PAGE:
Rose birdies last 3 holes to lead Open, while Woods seems in the hunt

Tiger Woods hits from the rough on the fifth hole during the first round of the U.S. Open Championship golf tournament Thursday, June 13, 2019, in Pebble Beach, Calif. (AP Photo/Marcio Jose Sanchez)

PEBBLE BEACH, Calif. (AP) — Justin Rose is the leader after the first round of the U.S. Open, with birdies on the last three holes to tie the Open scoring record at Pebble Beach with a 6-under 65. The 2011 Open champion has a one-shot lead over four players, including early starter Rickie Fowler.

Rose tied the 2000 mark set by Tiger Woods, one of his playing partners Thursday. Woods scrambled to a 70 and was five shots back. The other member of the threesome, Jordan Spieth, shot a 72.

Rose made seven birdies against a lone bogey on the eighth hole. He finished off his round with a 12-footer for birdie on the par-5 18th. Woods sandwiched three birdies against a double bogey on No. 5, then parred every hole on the back nine.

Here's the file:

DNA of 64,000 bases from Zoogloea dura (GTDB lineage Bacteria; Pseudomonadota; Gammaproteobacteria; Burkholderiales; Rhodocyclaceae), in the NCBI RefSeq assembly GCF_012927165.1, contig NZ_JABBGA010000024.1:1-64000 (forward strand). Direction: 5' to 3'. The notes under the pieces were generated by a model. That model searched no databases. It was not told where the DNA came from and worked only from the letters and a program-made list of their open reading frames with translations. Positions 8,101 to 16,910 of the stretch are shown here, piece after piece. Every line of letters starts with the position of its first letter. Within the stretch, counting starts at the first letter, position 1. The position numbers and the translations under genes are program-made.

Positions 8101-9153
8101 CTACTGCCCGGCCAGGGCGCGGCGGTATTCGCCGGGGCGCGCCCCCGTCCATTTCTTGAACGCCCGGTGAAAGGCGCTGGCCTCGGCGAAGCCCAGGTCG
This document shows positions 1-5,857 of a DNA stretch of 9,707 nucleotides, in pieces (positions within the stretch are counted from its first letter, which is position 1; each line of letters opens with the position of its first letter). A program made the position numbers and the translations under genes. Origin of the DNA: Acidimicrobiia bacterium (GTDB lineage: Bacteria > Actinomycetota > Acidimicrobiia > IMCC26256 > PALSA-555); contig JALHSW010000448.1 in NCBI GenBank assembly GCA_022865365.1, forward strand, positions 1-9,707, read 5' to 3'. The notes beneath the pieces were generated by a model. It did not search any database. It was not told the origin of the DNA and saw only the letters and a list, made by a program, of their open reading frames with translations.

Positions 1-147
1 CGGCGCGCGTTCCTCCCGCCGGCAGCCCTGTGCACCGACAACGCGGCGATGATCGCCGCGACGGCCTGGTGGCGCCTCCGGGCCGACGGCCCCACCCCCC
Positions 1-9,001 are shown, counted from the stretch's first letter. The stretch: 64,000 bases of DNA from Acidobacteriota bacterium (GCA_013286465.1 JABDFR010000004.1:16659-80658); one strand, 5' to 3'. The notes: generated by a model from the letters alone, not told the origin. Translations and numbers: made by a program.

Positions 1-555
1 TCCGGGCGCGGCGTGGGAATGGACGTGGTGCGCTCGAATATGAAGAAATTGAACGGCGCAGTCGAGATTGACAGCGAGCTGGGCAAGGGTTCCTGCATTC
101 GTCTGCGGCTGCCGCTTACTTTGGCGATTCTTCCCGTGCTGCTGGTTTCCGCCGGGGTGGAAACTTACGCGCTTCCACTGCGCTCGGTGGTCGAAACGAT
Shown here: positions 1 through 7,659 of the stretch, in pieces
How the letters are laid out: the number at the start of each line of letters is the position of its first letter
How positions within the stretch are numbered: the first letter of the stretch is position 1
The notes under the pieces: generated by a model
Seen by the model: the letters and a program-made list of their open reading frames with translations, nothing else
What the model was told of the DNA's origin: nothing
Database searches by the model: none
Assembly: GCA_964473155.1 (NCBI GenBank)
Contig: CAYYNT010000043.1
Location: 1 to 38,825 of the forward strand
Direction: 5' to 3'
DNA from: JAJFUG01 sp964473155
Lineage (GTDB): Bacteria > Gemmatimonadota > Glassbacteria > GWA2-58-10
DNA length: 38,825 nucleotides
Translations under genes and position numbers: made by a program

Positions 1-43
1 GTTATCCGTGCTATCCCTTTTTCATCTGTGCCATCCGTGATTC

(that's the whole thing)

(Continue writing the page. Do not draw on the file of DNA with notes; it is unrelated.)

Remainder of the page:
Aaron Wise is the fourth player in the clubhouse with a 5-under par 66 in the first round of the U.S. Open.

Wise had six birdies and one bogey in the afternoon at Pebble Beach to join Rickie Fowler, Xander Schauffele and Louis Oosthuizen in a tie for the lead.

Nathan Lashley shot a 67 in the afternoon to join Scott Piercy one shot behind the leaders.

Jordan Spieth is having a rough start to the U.S. Open, and so is his caddie.

Spieth was at even par when his tee shot on the par-4 eighth rolled — and rolled — down the fairway until it ran out of grass, tumbled over the cliff and down to the rocks below. After a penalty drop, he sent his third shot flying over the green into deep rough, the worst place to miss. He muttered to himself, “Two perfect shots.”

He then said to caddie Michael Greller, “Two perfect shots, Michael. You got me in the water on one and over the green on the other.”

Spieth did well to escape with bogey, and then bogeyed the next hole and was 2 over at the turn.

It’s another birdie from the beach for Brandt Snedeker.

Snedeker hit his drive on the par-5 18th hole down the cliff and onto the beach that runs below the left side of the fairway.